Ensure your construction accounting system has the right features

Construction accounting is distinctively complex. Unlike other businesses that rely heavily on a general ledger to track finances, construction companies need to master a project-based approach to accounting. After all, each of your jobs serves as an individual profit center — with its own scope, timeline, payroll, revenue, and expenses.

That’s why your accounting software shouldn’t function like any other company’s off-the-shelf solution. Here are some key features to ensure that your system gives you the right functionality.

Job costing

What separates construction-specific accounting software from general-purpose solutions is the availability of job-costing modules to track costs and revenues by project.

What’s more, your software should be able to track costs by codes, classes, and job phases. These functions will empower you and your users to measure actual versus estimated costs in real-time to determine which activities are profitable, or at least within budget. You can then adjust as necessary.

You’ll also accumulate a wealth of historical data to identify the most profitable jobs for your company and generate more accurate bids.

Automated payroll

Construction is decentralized. Rather than occurring in a central office or plant, your work is mobile — taking place in the field (estimates) and across different jobsites (work in progress). Company resources, such as equipment and labor, move around according to each job’s needs. Your project managers must track labor at each site and, depending on the job and location, apply prevailing wage rates, union or nonunion pay, multistate deductions, and/or government compliance requirements.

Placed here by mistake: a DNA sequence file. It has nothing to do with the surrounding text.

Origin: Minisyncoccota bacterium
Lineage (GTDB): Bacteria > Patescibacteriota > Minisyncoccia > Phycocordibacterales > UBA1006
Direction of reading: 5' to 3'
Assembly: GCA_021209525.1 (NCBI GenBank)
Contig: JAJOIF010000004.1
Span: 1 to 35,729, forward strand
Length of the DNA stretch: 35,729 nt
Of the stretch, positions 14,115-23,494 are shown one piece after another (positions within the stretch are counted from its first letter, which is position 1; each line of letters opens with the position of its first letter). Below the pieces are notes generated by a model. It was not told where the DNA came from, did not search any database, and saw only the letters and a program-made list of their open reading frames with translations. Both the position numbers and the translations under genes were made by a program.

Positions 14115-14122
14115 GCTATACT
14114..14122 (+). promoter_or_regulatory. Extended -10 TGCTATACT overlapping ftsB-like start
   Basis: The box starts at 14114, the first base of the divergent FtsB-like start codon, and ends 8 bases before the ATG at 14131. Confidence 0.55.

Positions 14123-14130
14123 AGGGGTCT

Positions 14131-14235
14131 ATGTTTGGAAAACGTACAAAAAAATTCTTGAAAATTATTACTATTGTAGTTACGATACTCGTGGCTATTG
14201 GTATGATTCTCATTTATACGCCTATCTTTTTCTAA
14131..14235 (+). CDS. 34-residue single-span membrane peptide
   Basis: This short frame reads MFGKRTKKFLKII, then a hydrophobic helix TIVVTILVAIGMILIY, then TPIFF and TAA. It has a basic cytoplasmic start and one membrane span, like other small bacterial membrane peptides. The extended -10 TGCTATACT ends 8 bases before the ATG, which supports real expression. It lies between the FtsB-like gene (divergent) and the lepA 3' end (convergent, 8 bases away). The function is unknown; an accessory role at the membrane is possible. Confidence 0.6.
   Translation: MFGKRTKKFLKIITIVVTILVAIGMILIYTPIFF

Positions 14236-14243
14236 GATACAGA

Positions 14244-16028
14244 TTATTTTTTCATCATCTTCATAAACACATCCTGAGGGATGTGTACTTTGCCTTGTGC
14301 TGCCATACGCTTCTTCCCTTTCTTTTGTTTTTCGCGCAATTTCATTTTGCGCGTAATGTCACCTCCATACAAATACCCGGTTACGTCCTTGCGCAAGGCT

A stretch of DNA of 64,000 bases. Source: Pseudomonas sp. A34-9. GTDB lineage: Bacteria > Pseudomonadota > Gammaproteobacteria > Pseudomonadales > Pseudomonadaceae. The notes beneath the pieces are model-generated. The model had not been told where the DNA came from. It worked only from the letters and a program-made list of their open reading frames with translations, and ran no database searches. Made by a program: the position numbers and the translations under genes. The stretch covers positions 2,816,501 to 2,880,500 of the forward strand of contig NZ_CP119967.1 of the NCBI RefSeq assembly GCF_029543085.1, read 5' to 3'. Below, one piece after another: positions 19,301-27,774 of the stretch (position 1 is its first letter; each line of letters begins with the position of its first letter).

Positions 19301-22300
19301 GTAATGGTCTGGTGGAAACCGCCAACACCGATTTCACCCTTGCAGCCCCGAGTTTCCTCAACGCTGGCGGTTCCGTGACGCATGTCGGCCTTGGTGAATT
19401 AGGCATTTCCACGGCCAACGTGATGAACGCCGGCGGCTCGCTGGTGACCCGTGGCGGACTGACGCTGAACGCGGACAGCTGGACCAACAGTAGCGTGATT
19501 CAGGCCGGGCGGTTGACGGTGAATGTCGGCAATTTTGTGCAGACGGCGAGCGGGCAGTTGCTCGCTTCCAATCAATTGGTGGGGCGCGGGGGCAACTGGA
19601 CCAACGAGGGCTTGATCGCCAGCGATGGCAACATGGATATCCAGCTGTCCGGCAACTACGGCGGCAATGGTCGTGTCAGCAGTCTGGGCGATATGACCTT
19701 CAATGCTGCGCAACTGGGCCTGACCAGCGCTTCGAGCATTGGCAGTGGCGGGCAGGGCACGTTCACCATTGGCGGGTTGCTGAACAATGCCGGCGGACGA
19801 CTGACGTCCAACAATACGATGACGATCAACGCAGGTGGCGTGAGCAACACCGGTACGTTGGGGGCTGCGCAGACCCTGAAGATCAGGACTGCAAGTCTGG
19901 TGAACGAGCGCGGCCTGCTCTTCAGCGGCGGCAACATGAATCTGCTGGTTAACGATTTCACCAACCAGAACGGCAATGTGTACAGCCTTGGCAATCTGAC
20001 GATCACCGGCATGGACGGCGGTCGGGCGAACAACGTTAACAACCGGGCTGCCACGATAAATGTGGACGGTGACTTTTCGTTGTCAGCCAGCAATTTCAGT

Thus, construction-specific accounting software should support various forms of timecard entry and include automated payroll features such as:

  • Payroll reporting,
  • Certified payroll,
  • Fringe benefits,
  • Equal Employment Opportunity Act compliance,
  • Workers’ compensation claims tracking, and
  • Multistate/locality processing.

Also important: payroll data needs to flow into the software’s general ledger and job-costing modules.

Revenue recognition

Another significant difference between general-purpose and construction accounting is how billing and invoicing are handled. Some projects can take months or even years to complete, which means you might have to recognize revenue based on percentage of completion rather than a fully executed contract.

For instance, 25% project completion means one-quarter of the contract value is recognized. You need to be able to track such project progress to bill clients accurately and ensure project revenues are recognized appropriately for tax and accounting purposes.

Key software features to help facilitate this include progress-complete invoicing, retainage reporting, and cash receipt tracking. Plus, your system should enable users to view sales and use liabilities, sort and monitor change orders, and create and manage purchase orders.